BALTIMORE (WJZ) — The city is just over two months away from the start of Maryland’s early voting in the general election.

WJZ’s Paul Gessler is talking to candidates for mayor, which include an independent candidate who collected enough votes to appear on the ballot.

Baltimore City has a heavily Democratic electorate, but challengers to Democratic nominee Brandon Scott want a shot at shaping the city’s future.

Business owner Bob Wallace will be on November’s ballot as an Independent for the city’s mayor.

“I’m in this race to win this,” he said.

The longtime Republican, now Independent, cites the city’s crime rate and lack of economic opportunity for why he’s running.

“We have teenagers, 12 and 13-years-old being shot and being hurt. But what do you hear from the leaders in the city? You hear nothing,” Wallace said.

“Independent is cute, but in a time when Baltimore is facing so many issues, it needs a leader who is willing to stand up,” said Republican mayoral nominee Shannon Wright.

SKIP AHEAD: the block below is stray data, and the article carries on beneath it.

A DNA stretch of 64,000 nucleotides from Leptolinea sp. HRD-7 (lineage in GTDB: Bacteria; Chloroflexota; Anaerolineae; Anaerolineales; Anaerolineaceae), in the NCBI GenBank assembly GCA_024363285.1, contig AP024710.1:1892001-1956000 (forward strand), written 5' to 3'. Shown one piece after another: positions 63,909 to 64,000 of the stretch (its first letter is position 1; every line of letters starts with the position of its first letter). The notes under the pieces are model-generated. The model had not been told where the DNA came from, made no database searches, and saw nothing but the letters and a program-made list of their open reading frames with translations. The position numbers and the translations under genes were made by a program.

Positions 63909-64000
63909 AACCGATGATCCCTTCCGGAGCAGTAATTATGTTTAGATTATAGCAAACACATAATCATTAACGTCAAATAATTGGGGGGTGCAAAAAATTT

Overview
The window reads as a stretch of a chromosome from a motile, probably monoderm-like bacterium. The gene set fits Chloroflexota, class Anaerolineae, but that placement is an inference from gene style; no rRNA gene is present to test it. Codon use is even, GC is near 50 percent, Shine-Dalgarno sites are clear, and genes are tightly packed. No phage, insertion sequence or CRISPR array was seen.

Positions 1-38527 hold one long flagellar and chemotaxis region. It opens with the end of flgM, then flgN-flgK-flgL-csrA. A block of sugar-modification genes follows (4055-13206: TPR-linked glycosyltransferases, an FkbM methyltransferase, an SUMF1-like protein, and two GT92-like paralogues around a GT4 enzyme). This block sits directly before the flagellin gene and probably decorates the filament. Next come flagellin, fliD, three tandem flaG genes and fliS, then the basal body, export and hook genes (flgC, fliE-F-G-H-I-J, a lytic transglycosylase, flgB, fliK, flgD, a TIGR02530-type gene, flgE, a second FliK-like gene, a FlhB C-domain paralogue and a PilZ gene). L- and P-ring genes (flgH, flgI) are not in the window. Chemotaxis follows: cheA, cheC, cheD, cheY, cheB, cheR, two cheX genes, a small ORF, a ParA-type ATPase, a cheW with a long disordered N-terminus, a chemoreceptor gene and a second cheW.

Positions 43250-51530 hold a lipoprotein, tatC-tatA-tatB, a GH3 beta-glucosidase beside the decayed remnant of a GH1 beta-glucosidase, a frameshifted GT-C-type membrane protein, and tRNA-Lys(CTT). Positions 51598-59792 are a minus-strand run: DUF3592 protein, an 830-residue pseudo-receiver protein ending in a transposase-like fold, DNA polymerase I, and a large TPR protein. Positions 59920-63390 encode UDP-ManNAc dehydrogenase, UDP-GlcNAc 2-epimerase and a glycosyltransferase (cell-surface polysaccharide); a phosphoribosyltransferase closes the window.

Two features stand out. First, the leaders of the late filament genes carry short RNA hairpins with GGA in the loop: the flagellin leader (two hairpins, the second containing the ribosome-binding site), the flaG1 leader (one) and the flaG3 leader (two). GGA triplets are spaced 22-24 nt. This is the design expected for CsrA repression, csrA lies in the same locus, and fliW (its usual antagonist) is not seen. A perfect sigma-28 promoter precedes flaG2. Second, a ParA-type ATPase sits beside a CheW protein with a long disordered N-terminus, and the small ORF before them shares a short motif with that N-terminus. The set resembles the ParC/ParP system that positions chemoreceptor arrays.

Unlike Wallace, Republican Shannon Wright has run for city office before- losing in 2016 to Jack Young for council president.

The pastor said education is her priority.

“Education, economic development- sensible economic development, and making our streets safer,” Wright said.

She said the president’s recent criticism of problems plaguing Baltimore reflects on failed leadership.

“The problem isn’t what’s being said. The problem is our elected leaders have failed to be able to change that reality,” Wright said.

The two face a tough challenge, squaring off with Democratic nominee Brandon Scott.

Republicans, the past five mayoral elections, have topped off at 13 percent in the general election.

“If you contrast and compare, you have to say this guy is a better option for you right now. Nothing against Brandon Scott,” Wallace said.

“We’ll treat this campaign the same way we treated the primary campaign. We’re going to take it very seriously, but again, focused on moving Baltimore forward,” Scott said.

David Harding will also be on the ballot, representing the Working Class Party.

Early voting begins October 26.

Paul Gessler


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